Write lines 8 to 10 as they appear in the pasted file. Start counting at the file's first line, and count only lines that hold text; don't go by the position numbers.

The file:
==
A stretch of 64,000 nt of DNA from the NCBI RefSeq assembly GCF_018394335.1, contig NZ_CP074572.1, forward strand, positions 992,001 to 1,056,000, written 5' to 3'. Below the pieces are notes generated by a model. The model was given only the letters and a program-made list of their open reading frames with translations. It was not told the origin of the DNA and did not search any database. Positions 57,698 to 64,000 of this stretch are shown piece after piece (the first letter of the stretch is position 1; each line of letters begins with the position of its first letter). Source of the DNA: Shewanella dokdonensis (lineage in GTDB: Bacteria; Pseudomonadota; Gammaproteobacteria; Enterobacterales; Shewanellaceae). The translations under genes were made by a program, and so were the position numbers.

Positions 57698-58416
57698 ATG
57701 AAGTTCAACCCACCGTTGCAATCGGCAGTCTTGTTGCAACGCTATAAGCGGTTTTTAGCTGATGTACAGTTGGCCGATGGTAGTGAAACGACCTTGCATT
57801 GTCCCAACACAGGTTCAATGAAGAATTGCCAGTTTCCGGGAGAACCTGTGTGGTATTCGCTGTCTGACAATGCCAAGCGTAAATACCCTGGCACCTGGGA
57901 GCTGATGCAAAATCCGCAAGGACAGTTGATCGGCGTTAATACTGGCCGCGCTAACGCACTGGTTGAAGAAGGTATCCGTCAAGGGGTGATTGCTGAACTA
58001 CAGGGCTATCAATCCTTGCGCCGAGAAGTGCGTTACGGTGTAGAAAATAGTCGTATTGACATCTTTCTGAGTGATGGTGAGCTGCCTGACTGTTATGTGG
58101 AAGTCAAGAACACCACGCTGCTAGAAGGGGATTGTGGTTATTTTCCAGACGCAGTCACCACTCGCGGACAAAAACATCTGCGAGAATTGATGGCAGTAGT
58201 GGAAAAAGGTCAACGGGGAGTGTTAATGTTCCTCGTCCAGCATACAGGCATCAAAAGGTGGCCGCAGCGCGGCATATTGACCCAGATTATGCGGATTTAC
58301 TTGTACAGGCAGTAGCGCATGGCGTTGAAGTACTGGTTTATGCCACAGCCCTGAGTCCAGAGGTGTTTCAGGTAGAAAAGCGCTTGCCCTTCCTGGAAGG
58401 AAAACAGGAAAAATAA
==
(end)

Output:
58101 AAGTCAAGAACACCACGCTGCTAGAAGGGGATTGTGGTTATTTTCCAGACGCAGTCACCACTCGCGGACAAAAACATCTGCGAGAATTGATGGCAGTAGT
58201 GGAAAAAGGTCAACGGGGAGTGTTAATGTTCCTCGTCCAGCATACAGGCATCAAAAGGTGGCCGCAGCGCGGCATATTGACCCAGATTATGCGGATTTAC
58301 TTGTACAGGCAGTAGCGCATGGCGTTGAAGTACTGGTTTATGCCACAGCCCTGAGTCCAGAGGTGTTTCAGGTAGAAAAGCGCTTGCCCTTCCTGGAAGG